“A great historian passed away today,” biographer Robert Caro said in a statement Monday, adding, “There is only one consolation: his books will endure, helping America understand its past.”
David Gaub McCullough was born in Pittsburgh on July 7, 1933, one of four sons of Ruth (Rankin) and Christian McCullough. If he ever had a dark day in his early years, there seems to be no record of it. In interviews, he has said he loves the city schools he attends and has a healthy mix of interests, including reading, sports and cartoons, all encouraged by his parents.
In 1951 he went to Yale, where he became a member of the secret Yale Skull and Bones student society and was inspired by an English faculty that included Robert Penn Warren, John O’Hara, and John Hersey. Lunchtime conversations with novelist-playwright Thornton Wilder, he said later, particularly influenced his approach to choosing subjects – first, to dwell on them intensely – and taught him the importance to maintain “an air of freedom in the script” even when writing non-fiction.
Mr. McCullough graduated in 1955 with honors in literature. He had thought of writing novels or plays or, on the contrary, of studying medicine; in this case, he signed on as an intern at Sports Illustrated, which had started the previous year. Next came jobs as a writer and editor, first at the United States Information Agency in Washington, then for the history magazine American Heritage.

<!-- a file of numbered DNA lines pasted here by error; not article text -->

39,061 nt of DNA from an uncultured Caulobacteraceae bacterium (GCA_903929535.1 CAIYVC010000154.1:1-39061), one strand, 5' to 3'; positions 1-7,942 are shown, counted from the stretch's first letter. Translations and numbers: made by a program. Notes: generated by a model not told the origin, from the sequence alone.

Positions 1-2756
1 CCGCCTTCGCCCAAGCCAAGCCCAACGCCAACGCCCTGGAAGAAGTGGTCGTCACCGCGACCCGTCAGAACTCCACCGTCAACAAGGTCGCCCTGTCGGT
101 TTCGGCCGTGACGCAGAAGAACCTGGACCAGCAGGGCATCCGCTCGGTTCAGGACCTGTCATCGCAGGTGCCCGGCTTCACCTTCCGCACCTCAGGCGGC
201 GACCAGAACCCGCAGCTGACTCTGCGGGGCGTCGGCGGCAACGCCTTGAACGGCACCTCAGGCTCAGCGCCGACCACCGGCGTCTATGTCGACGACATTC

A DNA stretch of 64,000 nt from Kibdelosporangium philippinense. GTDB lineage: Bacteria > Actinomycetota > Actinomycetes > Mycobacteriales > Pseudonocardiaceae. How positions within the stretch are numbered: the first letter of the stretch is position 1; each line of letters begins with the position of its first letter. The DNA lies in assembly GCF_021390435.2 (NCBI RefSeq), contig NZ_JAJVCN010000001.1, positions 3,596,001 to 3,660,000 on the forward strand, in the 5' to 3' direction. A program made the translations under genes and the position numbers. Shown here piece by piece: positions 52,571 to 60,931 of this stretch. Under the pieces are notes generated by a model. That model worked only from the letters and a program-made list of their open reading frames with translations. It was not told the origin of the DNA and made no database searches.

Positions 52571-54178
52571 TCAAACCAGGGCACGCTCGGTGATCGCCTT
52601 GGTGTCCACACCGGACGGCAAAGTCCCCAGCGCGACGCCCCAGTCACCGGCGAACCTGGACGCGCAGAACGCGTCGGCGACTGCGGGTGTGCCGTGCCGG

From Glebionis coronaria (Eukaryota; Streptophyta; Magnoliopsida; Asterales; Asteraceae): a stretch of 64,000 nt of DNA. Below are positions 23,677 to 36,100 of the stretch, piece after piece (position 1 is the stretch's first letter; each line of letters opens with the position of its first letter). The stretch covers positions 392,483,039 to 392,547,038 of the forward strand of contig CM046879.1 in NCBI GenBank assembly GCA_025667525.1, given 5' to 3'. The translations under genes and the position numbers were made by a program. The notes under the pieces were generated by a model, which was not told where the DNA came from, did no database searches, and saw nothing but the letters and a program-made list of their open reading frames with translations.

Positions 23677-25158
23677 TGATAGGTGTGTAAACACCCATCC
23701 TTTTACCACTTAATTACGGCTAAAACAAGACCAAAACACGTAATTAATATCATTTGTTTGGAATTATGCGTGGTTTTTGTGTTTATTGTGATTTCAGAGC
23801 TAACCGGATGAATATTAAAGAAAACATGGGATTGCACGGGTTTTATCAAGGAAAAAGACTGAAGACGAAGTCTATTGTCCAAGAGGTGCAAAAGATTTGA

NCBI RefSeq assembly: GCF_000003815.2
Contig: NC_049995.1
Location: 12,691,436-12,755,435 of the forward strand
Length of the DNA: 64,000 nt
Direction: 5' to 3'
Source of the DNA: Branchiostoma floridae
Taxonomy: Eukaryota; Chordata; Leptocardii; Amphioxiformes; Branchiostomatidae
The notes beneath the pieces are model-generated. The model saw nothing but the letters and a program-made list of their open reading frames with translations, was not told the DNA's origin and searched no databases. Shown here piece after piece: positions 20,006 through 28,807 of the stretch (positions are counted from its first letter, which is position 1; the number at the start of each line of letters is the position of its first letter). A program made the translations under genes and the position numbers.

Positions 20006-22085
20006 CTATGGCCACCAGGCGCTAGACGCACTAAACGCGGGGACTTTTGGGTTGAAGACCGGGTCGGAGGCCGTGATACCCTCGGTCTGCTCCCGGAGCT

Working nights and weekends for three years, he completed his first book: ‘The Johnstown Flood’, published in 1968, established him as someone who could take on a familiar story – the great dam break in Pennsylvania in 1889 that killed over 2,000 people – and gave him a longer life. “A superb job,” wrote Alden Whitman of The Times. “Clever but lively, balanced but incisive.”
With the success of “The Johnstown Flood” and the support of his wife, he took a leap of faith by quitting his day job to write the story and biography full-time while the couple raised five children. Throughout his career, Mr. McCullough and his wife would read his first drafts aloud to each other – a practice he attributed to the vast improvement in his writing. Mrs McCullough died in June at 89 at the family home in Martha’s Vineyard, Mass., where she had grown up. He had met Rosalee Barnes at a ball in Pittsburgh when they were teenagers, and they married in 1954.